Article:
Having done all the hard work, professional dressage rider John Thompson tried to keep his magnificent mount, JHT Antonello, in check in Hastings today.

"Sorry, my parking isn't very good. It's more like trying to park a truck," said Thompson apologetically, not long after winning the Dressage Horse of the Year crown at the Tomoana Showgrounds.

But the 28-year-old Hamiltonian need not have apologised because he had just adroitly engineered his 16-year-old Hanoverian Kiwi-bred dark brown gelding to top honours in the GJ Gardner Homes CDI***FEI Grand Prix Freestyle (title), the final leg of competition to decide who will reign.

Having secured the IRT CDI FEI Grand Prix Special (title) in the premium arena on Saturday, Thompson was level pegging with fellow World Equestrian Games-bound national teammate Julie Brougham, of Manawatu, who entered today as the favourite in the musical routine of the discipline.


Later, he broke down in tears as he made his victory speech, before the victory laps, in front of a near-capacity main grandstand of the premier showjumping arena while commending his mount on a day when the province had also won the fight against intermittent rain on the final day of the Land Rover-sponsored marquee equestrian event in the Southern Hemisphere.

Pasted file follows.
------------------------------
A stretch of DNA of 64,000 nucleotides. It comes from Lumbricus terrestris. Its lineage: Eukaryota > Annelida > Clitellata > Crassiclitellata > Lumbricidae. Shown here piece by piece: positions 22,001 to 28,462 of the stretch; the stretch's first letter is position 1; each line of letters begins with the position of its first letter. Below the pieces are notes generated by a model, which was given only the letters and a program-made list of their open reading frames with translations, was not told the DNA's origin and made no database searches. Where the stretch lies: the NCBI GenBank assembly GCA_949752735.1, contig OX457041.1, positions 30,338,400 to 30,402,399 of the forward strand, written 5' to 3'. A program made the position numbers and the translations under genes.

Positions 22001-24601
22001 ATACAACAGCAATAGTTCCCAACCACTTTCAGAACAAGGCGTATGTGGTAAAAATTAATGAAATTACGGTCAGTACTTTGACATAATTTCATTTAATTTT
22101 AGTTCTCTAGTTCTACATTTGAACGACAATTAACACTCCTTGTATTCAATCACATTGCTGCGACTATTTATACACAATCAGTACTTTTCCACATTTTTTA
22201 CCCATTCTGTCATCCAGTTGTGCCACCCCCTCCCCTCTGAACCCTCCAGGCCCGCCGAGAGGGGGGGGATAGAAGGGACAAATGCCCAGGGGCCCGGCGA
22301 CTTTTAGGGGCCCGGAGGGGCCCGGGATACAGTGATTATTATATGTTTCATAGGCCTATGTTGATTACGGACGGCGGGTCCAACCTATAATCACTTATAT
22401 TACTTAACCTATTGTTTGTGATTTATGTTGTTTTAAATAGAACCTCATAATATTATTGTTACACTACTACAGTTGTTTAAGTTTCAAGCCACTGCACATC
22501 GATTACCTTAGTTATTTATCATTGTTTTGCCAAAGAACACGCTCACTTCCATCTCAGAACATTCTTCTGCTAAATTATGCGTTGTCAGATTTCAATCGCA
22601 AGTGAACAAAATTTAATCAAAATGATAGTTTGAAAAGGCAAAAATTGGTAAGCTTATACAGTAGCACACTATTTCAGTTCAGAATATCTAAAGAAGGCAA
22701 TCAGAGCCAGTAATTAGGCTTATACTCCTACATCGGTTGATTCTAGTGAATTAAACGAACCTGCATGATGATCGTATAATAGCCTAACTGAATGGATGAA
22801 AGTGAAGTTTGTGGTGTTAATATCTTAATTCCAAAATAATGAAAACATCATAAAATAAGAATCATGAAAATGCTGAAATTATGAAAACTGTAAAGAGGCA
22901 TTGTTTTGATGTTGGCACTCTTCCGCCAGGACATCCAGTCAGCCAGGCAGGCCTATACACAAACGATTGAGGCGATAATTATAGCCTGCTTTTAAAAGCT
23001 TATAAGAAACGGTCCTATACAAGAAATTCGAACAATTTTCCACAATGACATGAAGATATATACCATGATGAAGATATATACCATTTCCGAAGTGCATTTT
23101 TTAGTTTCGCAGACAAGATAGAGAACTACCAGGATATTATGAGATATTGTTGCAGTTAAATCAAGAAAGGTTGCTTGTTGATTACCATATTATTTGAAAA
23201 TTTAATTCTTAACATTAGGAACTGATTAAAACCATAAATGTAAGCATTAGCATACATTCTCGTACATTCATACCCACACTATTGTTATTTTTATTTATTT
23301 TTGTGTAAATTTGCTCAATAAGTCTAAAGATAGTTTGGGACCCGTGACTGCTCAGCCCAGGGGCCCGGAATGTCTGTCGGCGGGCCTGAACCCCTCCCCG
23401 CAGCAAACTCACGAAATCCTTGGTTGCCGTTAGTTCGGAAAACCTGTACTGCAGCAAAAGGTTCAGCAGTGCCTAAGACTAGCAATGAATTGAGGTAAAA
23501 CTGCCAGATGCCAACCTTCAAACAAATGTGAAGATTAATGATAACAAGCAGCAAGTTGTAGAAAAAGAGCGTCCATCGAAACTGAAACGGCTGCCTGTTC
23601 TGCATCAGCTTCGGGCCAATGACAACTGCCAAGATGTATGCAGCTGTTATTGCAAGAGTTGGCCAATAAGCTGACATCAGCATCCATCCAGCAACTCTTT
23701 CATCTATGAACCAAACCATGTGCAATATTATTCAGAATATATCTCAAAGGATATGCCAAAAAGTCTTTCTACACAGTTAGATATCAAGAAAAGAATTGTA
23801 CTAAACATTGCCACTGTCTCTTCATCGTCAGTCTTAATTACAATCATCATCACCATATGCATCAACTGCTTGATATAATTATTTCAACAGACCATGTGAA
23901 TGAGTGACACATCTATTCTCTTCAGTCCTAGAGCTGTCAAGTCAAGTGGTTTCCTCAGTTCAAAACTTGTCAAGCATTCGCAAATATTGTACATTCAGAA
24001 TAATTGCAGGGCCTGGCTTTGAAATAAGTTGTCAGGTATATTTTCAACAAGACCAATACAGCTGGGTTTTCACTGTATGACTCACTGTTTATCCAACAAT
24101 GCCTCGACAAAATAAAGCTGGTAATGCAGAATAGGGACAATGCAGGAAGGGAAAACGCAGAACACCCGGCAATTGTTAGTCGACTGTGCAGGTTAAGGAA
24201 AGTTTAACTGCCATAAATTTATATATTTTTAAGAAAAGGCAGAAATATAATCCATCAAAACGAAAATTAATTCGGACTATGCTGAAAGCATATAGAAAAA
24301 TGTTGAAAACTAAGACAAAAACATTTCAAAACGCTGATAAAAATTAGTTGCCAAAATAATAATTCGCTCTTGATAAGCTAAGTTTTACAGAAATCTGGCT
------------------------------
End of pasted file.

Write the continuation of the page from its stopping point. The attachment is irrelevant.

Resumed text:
"To be honest, when you wear tight pants and leather boots for a living you don't have enough man points to let the tears come out too often but today was a good day for it," said the ebullient bloke with a wicked sense of humour. He easily would have walked of with the Hoy Show Personality Award, if there was one.

Asked how it felt juxtaposing today's victory with his maiden one in 2016, Thompson said it was better this time as it had a better lacquer finish to it and timely as he, Brougham and Wendi Williamson prepare to jet off to Tryon, North Carolina, in September as part of the first Dressage New Zealand to compete overseas in more than two decades, albeit at a hefty cost.

"I feel like I've got my foot in the door with my preparation and how I want to go at the world games and be part of a team where we're so close together and support each other really well."

He lauded JHT Antonello, impressing their partnership was more of a 50-50 one because the AJ Simson-bred mount, by Anamour & Flair, tended to have his way most times.

"It's usually 60-40 his way but when it's 50-50, boy, you do a good test in there."

Thompson carded 70.52 points in the final fling today with Brougham (Vom Feinsten) falling shy at 73.70. Williamson was next at 69.85 and Jodi Hartstone (Ali Baba) was fourth with 68.925.

He reiterated the tit-for-tat existence he and Brougham thrived in without any clear indication who would prevail on any given day.


"Between us, there's some great camaraderie but today was my fair win and the next competition we'll be right there with the two."

However, a grinning Thompson was partial to assuming the mantle of hunter.

"If you win on the first day you feel like you can never maintain it so sometimes you can play it really safe," he said after her 63-year-old rival and Rio Olympian claimed the first of three grand prix rounds.